Flawed But Readable 'Love' May Break Your Heart
It's worth repeating: Sometimes the most deeply flawed books are the most interesting. A corollary: Sometimes the most deeply flawed books are the most readable.
Both of these statements hold true for Ed Tarkington's debut novel, Only Love Can Break Your Heart, a lush mystery-within-a-coming-of-age-tale-within-a-Southern-Gothic. If a book could have an Instagram filter, Tarkington's would be set on something called "Nostalgic." His young narrator Rocky Askew is our guide to the southern Virginia of the 1970s and 1980s, and it's fitting that he cannot see it whole. As the story begins, he is 8 years old and completely in thrall to his teenage brother Paul — who is about to do something that will set the darkest forces in his family and community in motion.
The flaw that runs deep here might be called "too muchness." From the frequent references to music in the first section (the title, just in case you missed it, comes from Neil Young; other mentions include Pink Floyd and The Doobie Brothers) to the frequent mishaps (an accidental shooting, a forest abandonment, a hayloft sex scene and that's just the tip of the iceberg), on to the frequent use of stock characters (The Bigot, The False Prophet, The Dupe, The Temptress and so forth), there's so much going on that sometimes a reader won't know where to look or why.
However, many first novels are flawed. The most important things about Tarkington's first novel are not its problems, but its virtues, the things that make Only Love Can Break Your Heart most interesting, and most readable; the things that make readers and reviewers hope that his next novel will come along sooner rather than later.
First, Tarkington (yes, there's a family tie — he's a distant cousin of Booth's) writes beautifully. Here he is describing the soon-to-be object of Rocky's affection: "Sometimes Patricia rode alone, her eyes fixed to the ground ahead of her, oblivious to everything else, including the boy walking along on the other side of the fence, watching her." He has a gift for the sinuous sentence that carries action and helps mitigate the muchness.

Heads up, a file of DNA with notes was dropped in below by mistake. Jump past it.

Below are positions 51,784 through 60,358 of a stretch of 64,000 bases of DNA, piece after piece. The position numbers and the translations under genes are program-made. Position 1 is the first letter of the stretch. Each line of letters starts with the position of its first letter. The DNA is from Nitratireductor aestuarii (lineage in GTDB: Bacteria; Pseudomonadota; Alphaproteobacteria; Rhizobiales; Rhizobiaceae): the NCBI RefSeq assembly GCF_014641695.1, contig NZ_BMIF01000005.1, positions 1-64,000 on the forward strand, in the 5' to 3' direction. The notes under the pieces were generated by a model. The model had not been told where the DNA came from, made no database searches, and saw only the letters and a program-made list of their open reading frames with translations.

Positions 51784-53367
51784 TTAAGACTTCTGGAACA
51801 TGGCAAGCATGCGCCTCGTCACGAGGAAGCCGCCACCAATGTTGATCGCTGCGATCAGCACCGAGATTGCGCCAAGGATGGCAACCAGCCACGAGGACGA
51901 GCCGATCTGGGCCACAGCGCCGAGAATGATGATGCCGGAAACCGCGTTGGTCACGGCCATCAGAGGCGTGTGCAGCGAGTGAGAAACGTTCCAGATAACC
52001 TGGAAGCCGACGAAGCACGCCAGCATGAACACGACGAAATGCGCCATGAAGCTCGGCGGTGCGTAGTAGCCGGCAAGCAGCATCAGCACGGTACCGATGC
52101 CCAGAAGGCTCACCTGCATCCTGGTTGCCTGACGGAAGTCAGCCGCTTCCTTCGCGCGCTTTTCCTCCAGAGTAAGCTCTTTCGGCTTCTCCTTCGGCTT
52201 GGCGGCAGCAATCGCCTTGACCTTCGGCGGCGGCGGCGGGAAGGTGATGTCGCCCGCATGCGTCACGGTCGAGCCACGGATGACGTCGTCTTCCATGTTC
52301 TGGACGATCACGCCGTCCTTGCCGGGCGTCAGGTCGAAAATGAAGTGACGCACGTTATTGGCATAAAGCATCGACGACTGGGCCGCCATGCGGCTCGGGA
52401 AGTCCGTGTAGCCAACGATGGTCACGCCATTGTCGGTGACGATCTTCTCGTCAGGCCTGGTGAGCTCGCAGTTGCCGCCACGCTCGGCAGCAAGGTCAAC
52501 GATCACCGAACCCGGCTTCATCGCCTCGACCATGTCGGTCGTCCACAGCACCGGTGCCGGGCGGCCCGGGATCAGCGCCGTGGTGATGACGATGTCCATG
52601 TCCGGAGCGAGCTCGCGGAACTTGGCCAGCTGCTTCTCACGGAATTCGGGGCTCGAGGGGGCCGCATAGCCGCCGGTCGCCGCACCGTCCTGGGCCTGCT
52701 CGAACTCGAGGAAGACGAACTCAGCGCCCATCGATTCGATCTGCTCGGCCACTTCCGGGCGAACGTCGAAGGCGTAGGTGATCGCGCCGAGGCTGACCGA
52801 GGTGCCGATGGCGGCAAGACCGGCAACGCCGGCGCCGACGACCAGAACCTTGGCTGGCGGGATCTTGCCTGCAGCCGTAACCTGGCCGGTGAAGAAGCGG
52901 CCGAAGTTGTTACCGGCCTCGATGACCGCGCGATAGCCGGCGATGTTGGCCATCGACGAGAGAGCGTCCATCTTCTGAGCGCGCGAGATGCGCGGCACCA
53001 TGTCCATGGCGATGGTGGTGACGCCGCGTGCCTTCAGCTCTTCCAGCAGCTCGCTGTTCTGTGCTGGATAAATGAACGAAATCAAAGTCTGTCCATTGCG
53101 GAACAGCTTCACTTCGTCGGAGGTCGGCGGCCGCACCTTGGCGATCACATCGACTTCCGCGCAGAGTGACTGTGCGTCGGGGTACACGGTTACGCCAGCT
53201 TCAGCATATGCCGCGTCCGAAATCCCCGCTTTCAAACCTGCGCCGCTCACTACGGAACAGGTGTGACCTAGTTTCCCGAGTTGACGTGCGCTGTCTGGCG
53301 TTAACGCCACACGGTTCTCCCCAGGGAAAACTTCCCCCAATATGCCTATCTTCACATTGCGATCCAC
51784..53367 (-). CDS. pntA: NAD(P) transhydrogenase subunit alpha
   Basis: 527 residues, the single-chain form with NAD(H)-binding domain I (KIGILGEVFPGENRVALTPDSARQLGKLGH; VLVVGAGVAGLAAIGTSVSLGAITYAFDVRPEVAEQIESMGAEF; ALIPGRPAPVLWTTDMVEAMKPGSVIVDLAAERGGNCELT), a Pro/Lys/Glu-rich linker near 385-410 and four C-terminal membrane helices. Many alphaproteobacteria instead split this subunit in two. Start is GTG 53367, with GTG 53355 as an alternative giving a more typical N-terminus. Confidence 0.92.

If a book could have an Instagram filter, Tarkington's would be set on something called "Nostalgic."
Second, Rocky's first-person, adult voice unifies the many events unfolding with yes, nostalgia — but also a great deal of rue and experience. The adolescent Rocky cannot escape his hormones any more than he can run from his need for love and acceptance, but the adult Richard sees the neglect behind the old-WASP parenting and the rot at the heart of Old South manners.
Third, the title truly is the message. As Rocky Askew navigates a world in which he'll experience loss, become an adult too soon, and live through a gory double murder, he remains the moral compass of the novel. In a lesser writer's hands, that would be cloying and suspect. For Tarkington, though, Rocky's big heart illuminates the goodness in other characters, from his stunted mother to the town psychic to his father's temporary caregiver.
Last, but far from least: Yes, Only Love Can Break Your Heart is technically a mystery novel, one in which the mystery comes late (with good reason; it's best explained in light of earlier events). But it's a "mystery" in the same sense that Margaret Atwood's novels are "science fiction;" the genre is in service to the writer, and not the other way around. That may be why, although Rocky is the narrator, the real hero of this story is his half-brother Paul. Paul's epic adventure takes place offstage in the wilds of a dysfunctional Western commune.
Ed Tarkington has not yet written a perfect novel. Who cares if he ever does, if he keeps writing novels as interesting, readable and beautifully written as this one?
Bethanne Patrick is a freelance writer and critic who tweets @TheBookMaven.
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